Because of the universal rejection of Jesus and the dismissing of the call to become Kingdom, which is meant to have cosmic dimensions, it could only now be realised in a single person, Jesus of Nazareth. This means that a path was opened up for the church, this is when the church became necessary, since the offer brought by Jesus must persist for all time and must be made in the same way, through a quality of presence which matches that of Jesus and, little by little, to universalise the Kingdom. As well as furthering the call of Christ, the church is obliged to make the values of Jesus present wherever the church is present: mission and evangelisation are entirely about experiencing life as abundant.
Above all the Resurrection ensures that true religion is not nostalgia. It celebrates a present emerging from a past enroute to a wonderful future; a future able to be anticipated in many ways in the present. The Resurrection represents the total realisation of human potential: capable, through grace, of intimacy within God.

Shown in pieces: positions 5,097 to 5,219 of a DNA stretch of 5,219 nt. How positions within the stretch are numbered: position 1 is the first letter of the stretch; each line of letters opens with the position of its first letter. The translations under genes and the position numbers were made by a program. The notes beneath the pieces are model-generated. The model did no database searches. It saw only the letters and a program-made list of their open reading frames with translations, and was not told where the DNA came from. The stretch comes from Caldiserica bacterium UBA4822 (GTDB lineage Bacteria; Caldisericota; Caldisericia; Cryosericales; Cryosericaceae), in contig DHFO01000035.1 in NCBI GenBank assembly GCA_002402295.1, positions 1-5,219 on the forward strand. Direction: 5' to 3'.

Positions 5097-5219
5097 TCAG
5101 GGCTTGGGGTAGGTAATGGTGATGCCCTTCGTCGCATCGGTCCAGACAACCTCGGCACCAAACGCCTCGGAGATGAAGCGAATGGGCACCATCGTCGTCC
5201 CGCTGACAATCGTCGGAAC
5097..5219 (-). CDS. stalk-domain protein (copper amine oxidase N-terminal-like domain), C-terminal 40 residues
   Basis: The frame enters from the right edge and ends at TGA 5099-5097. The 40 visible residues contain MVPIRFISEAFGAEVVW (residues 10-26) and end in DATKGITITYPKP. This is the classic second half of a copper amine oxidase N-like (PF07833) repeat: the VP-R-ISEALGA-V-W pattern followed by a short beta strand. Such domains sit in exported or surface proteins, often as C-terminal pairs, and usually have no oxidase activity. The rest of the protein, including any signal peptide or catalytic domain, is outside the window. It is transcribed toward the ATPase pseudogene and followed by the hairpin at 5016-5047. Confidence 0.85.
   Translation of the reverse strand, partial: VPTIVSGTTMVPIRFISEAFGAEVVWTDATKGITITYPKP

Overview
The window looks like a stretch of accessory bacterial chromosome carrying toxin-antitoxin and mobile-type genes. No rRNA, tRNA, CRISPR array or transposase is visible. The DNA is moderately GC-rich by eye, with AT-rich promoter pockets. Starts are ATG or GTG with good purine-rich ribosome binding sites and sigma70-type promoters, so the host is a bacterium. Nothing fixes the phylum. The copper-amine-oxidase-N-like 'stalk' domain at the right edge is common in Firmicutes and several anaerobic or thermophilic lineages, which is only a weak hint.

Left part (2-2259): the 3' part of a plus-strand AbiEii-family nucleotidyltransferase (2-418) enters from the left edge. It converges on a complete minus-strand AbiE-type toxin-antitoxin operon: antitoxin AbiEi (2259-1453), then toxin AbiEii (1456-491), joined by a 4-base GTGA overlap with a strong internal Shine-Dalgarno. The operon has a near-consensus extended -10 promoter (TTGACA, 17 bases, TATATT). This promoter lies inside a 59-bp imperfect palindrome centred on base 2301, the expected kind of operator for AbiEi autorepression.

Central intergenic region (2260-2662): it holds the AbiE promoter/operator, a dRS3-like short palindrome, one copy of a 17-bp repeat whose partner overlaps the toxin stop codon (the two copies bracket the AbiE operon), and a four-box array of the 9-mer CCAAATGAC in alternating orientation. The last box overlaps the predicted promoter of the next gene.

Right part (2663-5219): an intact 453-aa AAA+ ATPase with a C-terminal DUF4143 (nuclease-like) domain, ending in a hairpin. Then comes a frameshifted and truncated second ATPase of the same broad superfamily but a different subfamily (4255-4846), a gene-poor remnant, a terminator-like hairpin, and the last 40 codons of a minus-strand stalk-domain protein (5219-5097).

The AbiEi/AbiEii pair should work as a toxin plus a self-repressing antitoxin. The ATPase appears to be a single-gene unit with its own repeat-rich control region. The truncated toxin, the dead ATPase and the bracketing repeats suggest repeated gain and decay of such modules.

What will Resurrection mean? Paul answers: the dead will rise up, imperishable, glorious and powerful, in a human reality filled full with the Spirit of God. The human body, as it is now, cannot inherit the Kingdom. It must be changed; “to have what must die taken up into life“. When Paul speaks of “body” he does not mean a corpse, or a physical-chemical combination of cells, he is speaking of the consciousness of human matter, or the spirit manifesting and realising itself within the world. The Resurrection transforms what we mean by our corporal-spiritual “I” into the image of Christ.
Already, in its terrestrial situation the human being-body is a giving and a receiving of giving. It is the body that allows us to be present one to another. But as well as enabling communication it also gets in the way of it. We cannot be in two places at once, and communication uses codes that can often be ambiguous and misleading. All such impediments disappear in the Resurrection, when there will be total communication with persons and things; the human being, now a spiritual body will have a cosmic presence. The object of Resurrection is the human being as body, totally transfigured open to universal communion and communication.